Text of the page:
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Nutrient Pollution

Sources and Solutions: Stormwater

Water rushing into a stormdrain
Rain and snow flow over streets, parking lots, and roofs collecting excess nutrients and pollutants before entering into a storm drain or water body.
chesapeake bay drain
Because stormwater flows over hard surfaces directly into storm drain, there is no opportunity for soil and plants or a water treatment facility to filter out pollutants.

In undeveloped areas precipitation typically soaks into the ground. However, when buildings, parking lots, roads and other hard surfaces are added to the landscape, the ground cannot absorb the water. Water from rain or snow storms, known as stormwater, instead flows over streets, parking lots and roofs and into a water body or storm drain. Urban and suburban areas produce much more stormwater runoff due to the high amount of paved and hard surfaces.

Stormwater runoff can contain nitrogen and phosphorus pollutants from fertilizers and pet and yard waste. During periods of heavy rainfall or snowmelt some wastewater systems are designed to occasionally overflow and discharge excess untreated sewage directly to nearby streams, rivers or other water bodies. These discharges are known as combined sewer overflows and are common in many cities nationwide.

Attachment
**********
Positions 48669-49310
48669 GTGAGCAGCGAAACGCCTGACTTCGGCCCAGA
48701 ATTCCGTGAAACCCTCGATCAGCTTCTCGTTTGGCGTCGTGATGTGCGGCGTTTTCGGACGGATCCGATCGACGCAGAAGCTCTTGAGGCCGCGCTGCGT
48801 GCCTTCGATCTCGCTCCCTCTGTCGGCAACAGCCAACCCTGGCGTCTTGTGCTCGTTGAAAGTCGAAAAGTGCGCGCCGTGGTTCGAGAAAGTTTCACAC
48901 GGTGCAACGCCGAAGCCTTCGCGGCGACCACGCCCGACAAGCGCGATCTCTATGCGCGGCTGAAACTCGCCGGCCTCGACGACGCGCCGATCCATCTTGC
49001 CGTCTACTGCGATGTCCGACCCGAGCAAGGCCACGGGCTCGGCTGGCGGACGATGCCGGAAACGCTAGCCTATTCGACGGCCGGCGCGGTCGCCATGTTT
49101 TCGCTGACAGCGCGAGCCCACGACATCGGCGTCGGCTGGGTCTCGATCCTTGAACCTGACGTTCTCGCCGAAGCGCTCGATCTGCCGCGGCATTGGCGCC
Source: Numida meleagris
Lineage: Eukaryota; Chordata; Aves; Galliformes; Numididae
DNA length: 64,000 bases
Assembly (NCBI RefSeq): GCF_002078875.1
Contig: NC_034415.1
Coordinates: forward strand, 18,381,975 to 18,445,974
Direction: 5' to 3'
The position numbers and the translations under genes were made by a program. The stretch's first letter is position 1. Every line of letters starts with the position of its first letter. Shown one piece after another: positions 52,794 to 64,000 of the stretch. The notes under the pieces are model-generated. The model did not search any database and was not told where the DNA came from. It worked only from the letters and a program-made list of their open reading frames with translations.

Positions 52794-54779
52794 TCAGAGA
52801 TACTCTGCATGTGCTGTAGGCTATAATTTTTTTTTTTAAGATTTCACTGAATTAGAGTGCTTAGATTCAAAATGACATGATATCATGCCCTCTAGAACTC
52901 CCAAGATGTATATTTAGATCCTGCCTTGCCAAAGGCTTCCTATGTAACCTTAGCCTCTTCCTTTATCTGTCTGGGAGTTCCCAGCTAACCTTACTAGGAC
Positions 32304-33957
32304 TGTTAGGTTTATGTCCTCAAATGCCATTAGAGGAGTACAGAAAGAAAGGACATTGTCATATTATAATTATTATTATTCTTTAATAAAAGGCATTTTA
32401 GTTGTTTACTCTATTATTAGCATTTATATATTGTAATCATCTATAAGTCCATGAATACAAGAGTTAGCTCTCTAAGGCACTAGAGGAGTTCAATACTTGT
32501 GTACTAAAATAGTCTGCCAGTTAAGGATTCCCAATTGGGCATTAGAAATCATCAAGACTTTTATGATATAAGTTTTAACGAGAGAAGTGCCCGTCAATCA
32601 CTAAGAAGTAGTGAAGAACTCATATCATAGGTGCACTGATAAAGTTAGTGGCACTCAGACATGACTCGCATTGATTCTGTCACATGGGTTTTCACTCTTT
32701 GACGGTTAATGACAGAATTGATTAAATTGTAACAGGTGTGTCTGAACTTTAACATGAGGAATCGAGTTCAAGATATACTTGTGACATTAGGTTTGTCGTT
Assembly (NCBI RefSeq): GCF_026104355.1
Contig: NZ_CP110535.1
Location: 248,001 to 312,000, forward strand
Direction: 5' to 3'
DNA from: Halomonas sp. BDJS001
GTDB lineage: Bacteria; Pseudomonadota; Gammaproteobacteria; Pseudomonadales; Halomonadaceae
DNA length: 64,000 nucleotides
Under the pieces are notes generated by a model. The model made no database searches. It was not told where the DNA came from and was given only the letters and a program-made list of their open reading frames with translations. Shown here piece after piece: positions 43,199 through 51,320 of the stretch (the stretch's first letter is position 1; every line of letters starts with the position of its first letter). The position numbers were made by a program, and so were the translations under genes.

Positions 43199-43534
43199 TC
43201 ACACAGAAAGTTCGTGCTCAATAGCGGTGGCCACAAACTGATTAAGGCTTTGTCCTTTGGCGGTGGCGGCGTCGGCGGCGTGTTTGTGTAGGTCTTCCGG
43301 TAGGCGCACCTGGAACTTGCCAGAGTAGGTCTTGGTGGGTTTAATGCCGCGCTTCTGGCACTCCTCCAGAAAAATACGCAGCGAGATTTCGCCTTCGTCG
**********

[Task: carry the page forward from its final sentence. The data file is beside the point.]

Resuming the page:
Green infrastructure can be used to address stormwater runoff and sewer overflow problems. Green infrastructure works by slowing down the runoff, spreading it out over the land, and slowly soaking it into the ground, or in some cases reusing the water onsite. Green infrastructure is also sometimes referred to as "low impact development." These techniques also help to remove pollutants from runoff by allowing plants to filter out pollutants as the water slowly infiltrates into the ground. Some examples of green infrastructure techniques include rain gardens, pervious pavement, rain barrels and green roofs.

Learn more about what you can do to reduce stormwater runoff in your yard.

A Drop's Life Exit